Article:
# How do I validate a single sample ArrayCGH result?

We have arrayCGH (aCGH) results for one sample. There is a 0.5 Mb terminal duplication on chromosome 19 (62995490-63407936, according to NCBI36/hg18). The duplication is rare: a literature review suggests there are only 3-4 samples with clinical information.

What are the steps to validate the results? How do we ascertain that this duplication is the cause of the clinical symptoms?

I have some ideas:

• aCGH the parents. Not sure how this would help.
• whole genome exome sequencing. Worried this might make it more difficult to pinpoint genetic cause.
• whole genome sequencing?
• other ideas?

Note: I am new to aCGH and high-throughput sequencing, any advice is welcome.

• Is the duplication in the telomere or before it? – Devon Ryan May 31 '17 at 21:15
• @DevonRyan I think, it is before, on the last band of chr19. Does it matter, sorry not being ignorant, just no clue about it. – zx8754 May 31 '17 at 21:25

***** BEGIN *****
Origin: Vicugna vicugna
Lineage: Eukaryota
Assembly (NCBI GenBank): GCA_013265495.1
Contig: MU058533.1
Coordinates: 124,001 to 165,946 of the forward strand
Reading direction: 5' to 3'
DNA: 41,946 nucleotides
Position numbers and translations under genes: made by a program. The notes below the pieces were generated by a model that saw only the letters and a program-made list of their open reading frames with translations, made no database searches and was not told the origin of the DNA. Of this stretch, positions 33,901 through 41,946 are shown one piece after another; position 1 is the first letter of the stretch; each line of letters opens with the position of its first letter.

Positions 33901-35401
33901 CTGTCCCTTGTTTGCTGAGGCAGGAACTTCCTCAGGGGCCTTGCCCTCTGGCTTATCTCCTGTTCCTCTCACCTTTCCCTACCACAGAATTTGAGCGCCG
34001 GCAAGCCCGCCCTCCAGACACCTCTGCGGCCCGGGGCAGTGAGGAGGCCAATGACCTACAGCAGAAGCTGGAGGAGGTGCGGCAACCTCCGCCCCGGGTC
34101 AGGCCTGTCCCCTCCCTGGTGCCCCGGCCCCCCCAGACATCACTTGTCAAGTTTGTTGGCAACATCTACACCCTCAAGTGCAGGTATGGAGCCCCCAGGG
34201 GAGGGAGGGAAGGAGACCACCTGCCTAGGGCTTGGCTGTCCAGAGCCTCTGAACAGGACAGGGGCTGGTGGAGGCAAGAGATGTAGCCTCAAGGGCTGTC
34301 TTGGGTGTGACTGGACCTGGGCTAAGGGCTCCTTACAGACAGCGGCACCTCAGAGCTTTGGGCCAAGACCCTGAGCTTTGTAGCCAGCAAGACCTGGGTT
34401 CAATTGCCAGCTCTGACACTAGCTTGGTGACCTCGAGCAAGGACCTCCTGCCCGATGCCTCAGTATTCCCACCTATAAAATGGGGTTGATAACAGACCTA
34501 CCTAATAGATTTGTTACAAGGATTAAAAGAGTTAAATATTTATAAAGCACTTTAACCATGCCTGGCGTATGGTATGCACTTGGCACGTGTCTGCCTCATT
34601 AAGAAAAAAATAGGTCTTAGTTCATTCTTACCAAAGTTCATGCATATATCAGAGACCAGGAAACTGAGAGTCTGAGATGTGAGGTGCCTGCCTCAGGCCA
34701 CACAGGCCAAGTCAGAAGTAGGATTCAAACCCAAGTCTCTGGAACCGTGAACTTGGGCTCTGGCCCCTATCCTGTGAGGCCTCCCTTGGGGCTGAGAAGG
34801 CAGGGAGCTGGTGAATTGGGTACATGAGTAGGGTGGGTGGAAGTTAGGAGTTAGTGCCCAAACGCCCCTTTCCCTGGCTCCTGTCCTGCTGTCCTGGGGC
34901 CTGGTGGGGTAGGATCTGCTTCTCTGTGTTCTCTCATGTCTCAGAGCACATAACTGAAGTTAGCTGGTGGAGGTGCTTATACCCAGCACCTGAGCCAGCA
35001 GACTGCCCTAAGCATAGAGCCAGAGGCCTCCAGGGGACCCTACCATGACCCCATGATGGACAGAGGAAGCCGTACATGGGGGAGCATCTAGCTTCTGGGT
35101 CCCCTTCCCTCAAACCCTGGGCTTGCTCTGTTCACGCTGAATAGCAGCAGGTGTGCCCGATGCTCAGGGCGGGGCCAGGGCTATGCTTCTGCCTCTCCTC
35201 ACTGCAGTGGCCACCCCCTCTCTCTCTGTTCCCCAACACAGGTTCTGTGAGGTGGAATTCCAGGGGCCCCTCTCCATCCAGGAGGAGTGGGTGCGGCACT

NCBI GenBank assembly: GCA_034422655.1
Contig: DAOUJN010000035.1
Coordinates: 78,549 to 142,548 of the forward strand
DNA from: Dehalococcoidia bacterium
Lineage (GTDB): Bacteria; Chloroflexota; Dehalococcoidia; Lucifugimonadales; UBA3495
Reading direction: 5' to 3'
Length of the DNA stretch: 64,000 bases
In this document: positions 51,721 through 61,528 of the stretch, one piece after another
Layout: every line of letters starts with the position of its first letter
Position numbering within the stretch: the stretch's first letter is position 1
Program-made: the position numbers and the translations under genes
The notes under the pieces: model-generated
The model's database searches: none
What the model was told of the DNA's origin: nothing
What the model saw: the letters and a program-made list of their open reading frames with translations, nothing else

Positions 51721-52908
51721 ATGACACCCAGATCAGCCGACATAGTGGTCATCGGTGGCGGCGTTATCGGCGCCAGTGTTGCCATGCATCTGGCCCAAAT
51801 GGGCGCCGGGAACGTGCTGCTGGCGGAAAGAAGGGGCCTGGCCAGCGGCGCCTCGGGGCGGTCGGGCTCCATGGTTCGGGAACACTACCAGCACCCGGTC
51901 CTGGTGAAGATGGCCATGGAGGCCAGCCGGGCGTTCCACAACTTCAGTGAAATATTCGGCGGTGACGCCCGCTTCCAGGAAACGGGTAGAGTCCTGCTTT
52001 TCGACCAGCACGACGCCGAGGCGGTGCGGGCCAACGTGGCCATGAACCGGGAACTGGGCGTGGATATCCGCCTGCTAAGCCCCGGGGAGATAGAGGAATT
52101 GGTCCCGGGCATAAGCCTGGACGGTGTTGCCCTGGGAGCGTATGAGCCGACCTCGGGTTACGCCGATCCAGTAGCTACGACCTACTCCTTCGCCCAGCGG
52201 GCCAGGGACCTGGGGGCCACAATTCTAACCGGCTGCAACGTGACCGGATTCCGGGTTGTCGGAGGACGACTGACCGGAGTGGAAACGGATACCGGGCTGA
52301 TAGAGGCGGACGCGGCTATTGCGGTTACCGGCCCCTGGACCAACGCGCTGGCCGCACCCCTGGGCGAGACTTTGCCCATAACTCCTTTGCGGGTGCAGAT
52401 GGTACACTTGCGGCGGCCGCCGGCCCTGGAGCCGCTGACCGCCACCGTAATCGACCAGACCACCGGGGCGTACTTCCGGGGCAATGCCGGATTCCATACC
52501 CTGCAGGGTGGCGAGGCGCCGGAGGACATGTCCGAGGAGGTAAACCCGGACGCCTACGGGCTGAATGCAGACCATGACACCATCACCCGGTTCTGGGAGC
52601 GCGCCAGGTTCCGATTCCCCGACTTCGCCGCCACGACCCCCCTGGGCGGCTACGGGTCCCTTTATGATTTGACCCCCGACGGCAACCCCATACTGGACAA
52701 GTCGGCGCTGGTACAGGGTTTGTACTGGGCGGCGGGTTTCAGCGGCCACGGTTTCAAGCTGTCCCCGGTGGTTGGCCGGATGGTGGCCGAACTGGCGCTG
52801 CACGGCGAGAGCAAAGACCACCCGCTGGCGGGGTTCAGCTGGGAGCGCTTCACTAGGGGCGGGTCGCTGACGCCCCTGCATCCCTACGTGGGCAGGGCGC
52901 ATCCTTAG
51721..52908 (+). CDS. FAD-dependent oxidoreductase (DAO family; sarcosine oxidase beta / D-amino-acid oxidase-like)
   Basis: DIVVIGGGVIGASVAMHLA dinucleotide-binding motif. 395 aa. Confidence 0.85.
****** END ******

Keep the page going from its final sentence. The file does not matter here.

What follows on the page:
• Telomeric sequences are highly repetitive, so yes it matters :) – Devon Ryan May 31 '17 at 21:26
• Telomere starts at the end of the last band, or is it part of chromosome? – zx8754 May 31 '17 at 21:28
• If you look at the UCSC genome browser, the telomere is the GGGTTA simple repeat at the end. In others it's just a stretch of NNNN in the reference (no clue how this looks in hg18). – Devon Ryan May 31 '17 at 21:43

Why not just good old qPCR? That's (A) quick, (B) cheap and (C) easy to analyze. If you care about the exact location of the break point (I'm guessing from the context that you don't), then targeted sequencing with a custom capture kit would work.

Regarding validating the biological relevance of this, there are multiple (parallel) routes one can take. Firstly, screen unaffected family members for this same alteration. If you find this in unaffected individuals then it's obviously not the causative alteration. Ideally, one would also do either a cell-line experiment or a mouse (or other model organism) experiment to see if you can reconstitute at least some component of the clinical phenotype. This may not always be possible, of course.